This is the 12th in a series of posts on Booby Traps,™ made possible by the generous support of Motherlove Herbal Company.
According to the CDC, the cesarean birth rate in the U.S. is at an all-time high. It increased 71% between 1996 and 2007, rising from 21% to a record 32%. During roughly the same period, the rate of vaginal birth after cesarean (VBAC) declined from 28% to 8.5%. The World Health Organization recommends a cesarean rate no higher than 10-15%.
Back when the founders of La Leche League were having their babies mothers were sometimes told that breastfeeding after a cesarean was impossible. Of course we now know that to be wrong, but the truth is that breastfeeding after a cesarean comes with particular challenges which can make it harder for mothers to meet their personal breastfeeding goals.
What are those challenges? Linda Smith, in The Impact of Birthing Practices on Breastfeeding cites research showing that the following breastfeeding-related outcomes are associated with cesarean birth:
- Significant delays in initiating the first feeding
- Increased risk of separation from mother following birth, and increased risk of baby being admitted to the NICU
- Delayed onset of mature milk supplies (“milk coming in”)
- For babies: altered sucking patterns, decreased neurological responses in the first two days, increased risk of respiratory problems in babies born by cesarean without labor, respiratory distress, low blood sugar, higher risk of infection in babies born by cesarean before 39 weeks gestation
- For mothers: a longer and more painful recovery, lower oxytocin and prolactin levels in the early postpartum period, increased risk of rehospitalization and infection, higher rates of anxiety and stress, higher risk of exposure to medications of concern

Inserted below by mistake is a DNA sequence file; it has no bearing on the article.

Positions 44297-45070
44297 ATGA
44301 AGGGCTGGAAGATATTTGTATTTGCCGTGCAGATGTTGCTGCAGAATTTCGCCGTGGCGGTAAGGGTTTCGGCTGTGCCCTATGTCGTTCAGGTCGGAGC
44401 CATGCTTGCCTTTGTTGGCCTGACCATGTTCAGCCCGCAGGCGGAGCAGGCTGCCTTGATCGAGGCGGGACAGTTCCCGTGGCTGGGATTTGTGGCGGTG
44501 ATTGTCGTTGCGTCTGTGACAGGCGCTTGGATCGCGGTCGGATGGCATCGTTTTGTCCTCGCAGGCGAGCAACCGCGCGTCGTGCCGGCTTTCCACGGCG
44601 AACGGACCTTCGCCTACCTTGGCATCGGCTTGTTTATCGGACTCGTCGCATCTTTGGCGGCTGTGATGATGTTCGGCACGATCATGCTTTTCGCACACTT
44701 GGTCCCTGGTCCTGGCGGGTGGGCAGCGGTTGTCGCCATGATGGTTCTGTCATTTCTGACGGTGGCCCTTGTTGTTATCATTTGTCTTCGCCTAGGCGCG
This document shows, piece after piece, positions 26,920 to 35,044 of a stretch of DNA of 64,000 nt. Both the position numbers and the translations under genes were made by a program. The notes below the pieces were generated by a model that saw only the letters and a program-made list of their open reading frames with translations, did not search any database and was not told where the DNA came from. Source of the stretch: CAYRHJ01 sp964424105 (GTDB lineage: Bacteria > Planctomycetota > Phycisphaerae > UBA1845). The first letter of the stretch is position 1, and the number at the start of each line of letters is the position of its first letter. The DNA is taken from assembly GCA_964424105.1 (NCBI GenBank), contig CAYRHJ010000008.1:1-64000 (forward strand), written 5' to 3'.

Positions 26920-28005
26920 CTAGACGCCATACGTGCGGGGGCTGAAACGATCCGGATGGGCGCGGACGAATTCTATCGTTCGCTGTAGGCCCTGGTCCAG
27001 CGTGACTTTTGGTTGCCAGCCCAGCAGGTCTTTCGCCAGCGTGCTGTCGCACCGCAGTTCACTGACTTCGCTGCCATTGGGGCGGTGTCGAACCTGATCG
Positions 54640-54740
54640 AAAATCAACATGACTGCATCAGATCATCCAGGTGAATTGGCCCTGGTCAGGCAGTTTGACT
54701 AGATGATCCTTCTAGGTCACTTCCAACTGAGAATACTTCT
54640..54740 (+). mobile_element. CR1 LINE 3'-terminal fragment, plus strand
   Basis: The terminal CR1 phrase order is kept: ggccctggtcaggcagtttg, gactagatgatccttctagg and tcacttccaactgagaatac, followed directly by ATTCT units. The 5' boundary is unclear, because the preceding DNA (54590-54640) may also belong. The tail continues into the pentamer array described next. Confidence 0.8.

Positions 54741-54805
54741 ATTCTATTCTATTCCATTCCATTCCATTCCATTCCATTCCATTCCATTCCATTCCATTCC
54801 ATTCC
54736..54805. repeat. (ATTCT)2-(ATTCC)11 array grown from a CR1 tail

- In elective cesarean without labor, reduced fetal endorphins and less endorphins (which act as pain killers) in breastmilk
And possibly as a consequence, research has found that mothers who have had cesarean births:
- Are more likely to have stopped breastfeeding within the first two weeks postpartum
- Are more likely to not be breastfeeding at 2 months
But birthing practices contributing to our record-high cesarean birth rate – practices like early elective birth and being denied the option of attempting a VBAC – are indeed institutional barriers to our breastfeeding success.
The good news is that with the right support, many mothers can overcome these challenges and meet their breastfeeding goals. If you’re not sure how to get great support to both decrease your chances of a cesarean birth and to increase your chances of breastfeeding success if you do have one, please see our tips for assembling your A-Team.
I can speak from personal experience, having had one cesarean birth and one vaginal birth (VBAC). Recovery from my cesarean birth was far more challenging both physically and emotionally, but both of my births were followed by wonderful breastfeeding experiences.
Did you have a cesarean birth? Did it impact your breastfeeding experience?